Saturday, September 01, 2012

Rat Island, Manchester, Elk River, Shaw and Great Cross Sound Races

Wow - here it is, September 1st, and my last update was back in June!

A lot has happened since then. Here is a synopsis:

Rat Island Regatta: Things were going fairly well for the new gearbox and drive system for the first half of the race heading out to the island, though there was a bit of vibration due to the not-quite-right angle of the coupler relative to the prop shaft. The course itself was rather foggy, and presented some rather interesting photo opportunities.

Anyway, after rounding the island and on the return leg the pin (a stainless steel bolt and nut) holding the sewer rod coupling to the gearbox output shaft fell out and landed on the 3.5 inch wide deck. How lucky was that?!? Unfortunately, as I reached for it the bolt rolled off the deck and into the drink. I ended up getting towed back to the start. Regardless, I definitely like the beachability of the side mounted drive.

Manchester Race: With a completely new aluminum coupling between the gearbox and the prop shaft the vibration was reduced considerably. I had to tighten the setscrews a couple of times as I apparently didn't quite locate the flats on the shafts when they were assembled. Otherwise, the rest of the race was mostly uneventful, with a couple of stops for weed removal. I like being able to pull up the shaft and inspect it for weeds, and removing any that happen to be there. The Inflata-Rest seat cushion seemed to work at least as well as the foam cushion, but was much thinner and a bit lighter. The larger small sprocket was too large (too easy), so I ordered a smaller sprocket.

Top speed is not much higher than before. Could it be due to the gearbox not being stiffly mounted to the boat? Probably - so I added two small aluminum struts to triangulate the gearbox mount with the T-nuts on the hull. This appeared to work quite well - on the bench, anyway.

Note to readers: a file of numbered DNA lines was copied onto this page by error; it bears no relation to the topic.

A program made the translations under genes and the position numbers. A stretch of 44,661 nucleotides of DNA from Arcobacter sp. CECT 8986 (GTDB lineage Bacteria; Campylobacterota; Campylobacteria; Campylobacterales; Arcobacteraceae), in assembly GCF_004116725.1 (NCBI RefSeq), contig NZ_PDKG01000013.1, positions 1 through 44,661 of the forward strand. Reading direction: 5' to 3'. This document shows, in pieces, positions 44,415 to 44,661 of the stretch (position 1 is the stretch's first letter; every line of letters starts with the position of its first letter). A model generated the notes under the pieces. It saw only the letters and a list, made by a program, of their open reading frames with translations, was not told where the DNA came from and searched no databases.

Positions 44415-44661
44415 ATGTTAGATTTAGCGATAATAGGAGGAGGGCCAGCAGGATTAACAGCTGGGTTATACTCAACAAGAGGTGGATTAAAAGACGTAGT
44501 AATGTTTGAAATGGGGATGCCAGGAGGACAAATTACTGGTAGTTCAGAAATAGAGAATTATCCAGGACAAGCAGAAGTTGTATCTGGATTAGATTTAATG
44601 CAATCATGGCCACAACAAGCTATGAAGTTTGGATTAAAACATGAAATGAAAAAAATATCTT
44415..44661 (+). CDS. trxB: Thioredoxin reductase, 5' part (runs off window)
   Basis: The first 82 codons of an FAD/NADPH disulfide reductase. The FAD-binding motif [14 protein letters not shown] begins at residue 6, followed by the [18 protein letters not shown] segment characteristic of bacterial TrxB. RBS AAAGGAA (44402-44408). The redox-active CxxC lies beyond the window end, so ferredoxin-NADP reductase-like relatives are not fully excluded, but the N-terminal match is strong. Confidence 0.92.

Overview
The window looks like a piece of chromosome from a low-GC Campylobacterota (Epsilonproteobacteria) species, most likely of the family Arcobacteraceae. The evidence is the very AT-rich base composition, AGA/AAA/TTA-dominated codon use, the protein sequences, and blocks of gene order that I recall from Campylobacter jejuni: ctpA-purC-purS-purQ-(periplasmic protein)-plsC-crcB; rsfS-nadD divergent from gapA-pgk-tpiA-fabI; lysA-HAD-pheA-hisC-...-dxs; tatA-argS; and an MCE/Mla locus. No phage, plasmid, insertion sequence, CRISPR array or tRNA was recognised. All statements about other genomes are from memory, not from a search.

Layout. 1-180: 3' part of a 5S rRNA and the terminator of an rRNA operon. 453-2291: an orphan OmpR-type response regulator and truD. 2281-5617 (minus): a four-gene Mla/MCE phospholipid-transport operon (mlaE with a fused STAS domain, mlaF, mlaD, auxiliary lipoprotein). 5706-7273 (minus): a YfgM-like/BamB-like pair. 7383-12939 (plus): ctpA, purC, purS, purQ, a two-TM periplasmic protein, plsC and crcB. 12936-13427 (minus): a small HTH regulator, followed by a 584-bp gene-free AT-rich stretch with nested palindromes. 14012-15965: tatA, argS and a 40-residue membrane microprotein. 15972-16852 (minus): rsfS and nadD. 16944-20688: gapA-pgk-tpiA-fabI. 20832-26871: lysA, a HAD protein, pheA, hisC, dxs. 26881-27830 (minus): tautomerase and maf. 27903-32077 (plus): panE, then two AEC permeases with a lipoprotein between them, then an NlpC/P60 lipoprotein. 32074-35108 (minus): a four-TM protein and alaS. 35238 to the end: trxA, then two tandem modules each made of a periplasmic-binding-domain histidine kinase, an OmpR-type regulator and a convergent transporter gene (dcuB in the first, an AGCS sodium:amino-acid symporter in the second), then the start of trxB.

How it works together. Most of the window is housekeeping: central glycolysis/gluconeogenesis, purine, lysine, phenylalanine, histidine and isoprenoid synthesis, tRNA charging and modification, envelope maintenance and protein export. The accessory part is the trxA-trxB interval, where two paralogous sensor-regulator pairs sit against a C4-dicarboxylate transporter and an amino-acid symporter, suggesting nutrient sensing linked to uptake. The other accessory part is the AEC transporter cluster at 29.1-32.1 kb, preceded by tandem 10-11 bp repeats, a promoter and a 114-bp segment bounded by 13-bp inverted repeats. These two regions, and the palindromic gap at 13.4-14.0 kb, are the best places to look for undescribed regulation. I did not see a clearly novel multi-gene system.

Elk River Challenge: With the new stiffeners the boat exhibited much better acceleration, though the shaft seemed to be knocking against the hull at lower speeds. The coupler also slipped about half a dozen times before I finally located the shaft flats and torqued the setscrews. There were many areas of weeds on the course, so between the weeds and the coupler slipping I didn't set any records - but I did finish the race and set a new top speed record for the boat: 9.9 mph! This was traveling with a current of about 1 mph, so actual speed was probably closer to 9 mph. The new sprocket is just about perfect.

Shaw Island: Nothing new with the boat this time, but this time Matt was racing with his skin-on-frame V15. He was staying at San Juan Island and pedaled over to Shaw an hour before the race. He impressed everyone by pedaling up to the beach and carrying his boat onto the shore. His boat is maybe half the weight of my plywood beast!

Anyway, Matt kept up with the surf ski racers for the first quarter of the 14 mile race, but after having to clear his prop several times and having a sprocket combination that was too easy he decided to wait for me to catch up. We traveled together for most of the rest of the course - at least until my legs started cramping and my bottom could no longer tolerate sitting. Luckily for me the end was about half a mile away, so I didn't finish too far behind Matt.

So, the prop shaft vibration is still an issue, and the seat back angle needs to be adjusted to place more weight on my back rather than my bottom.

Great Cross Sound Race: Nothing new, except for adding a 1/2 inch thick closed cell foam pad on top of the Inflata-Rest seat cushion. Everything worked reasonably well, though I had to stop multiple times to clear weeds from the strut and propeller. Sometimes just bringing the shaft out of the water was enough to remove them, but other times it required fingers on weeds.

Matt was at this race, too, and was doing quite well - up until his chain fell off and dropped into the drink. He ended up paddling back to shore.

The wind and waves at the Great Cross Sound Race built up during the event, creating a lot of beam waves. The dipping rudders also created a bit of weather cocking, so I ended up applying a lot of rudder to compensate. Even so, I managed to finish the race ahead of a number of single and double rowing shells, though the fastest boats in the race were double sculls.

Photos and stats are at the Sound Rowers web site.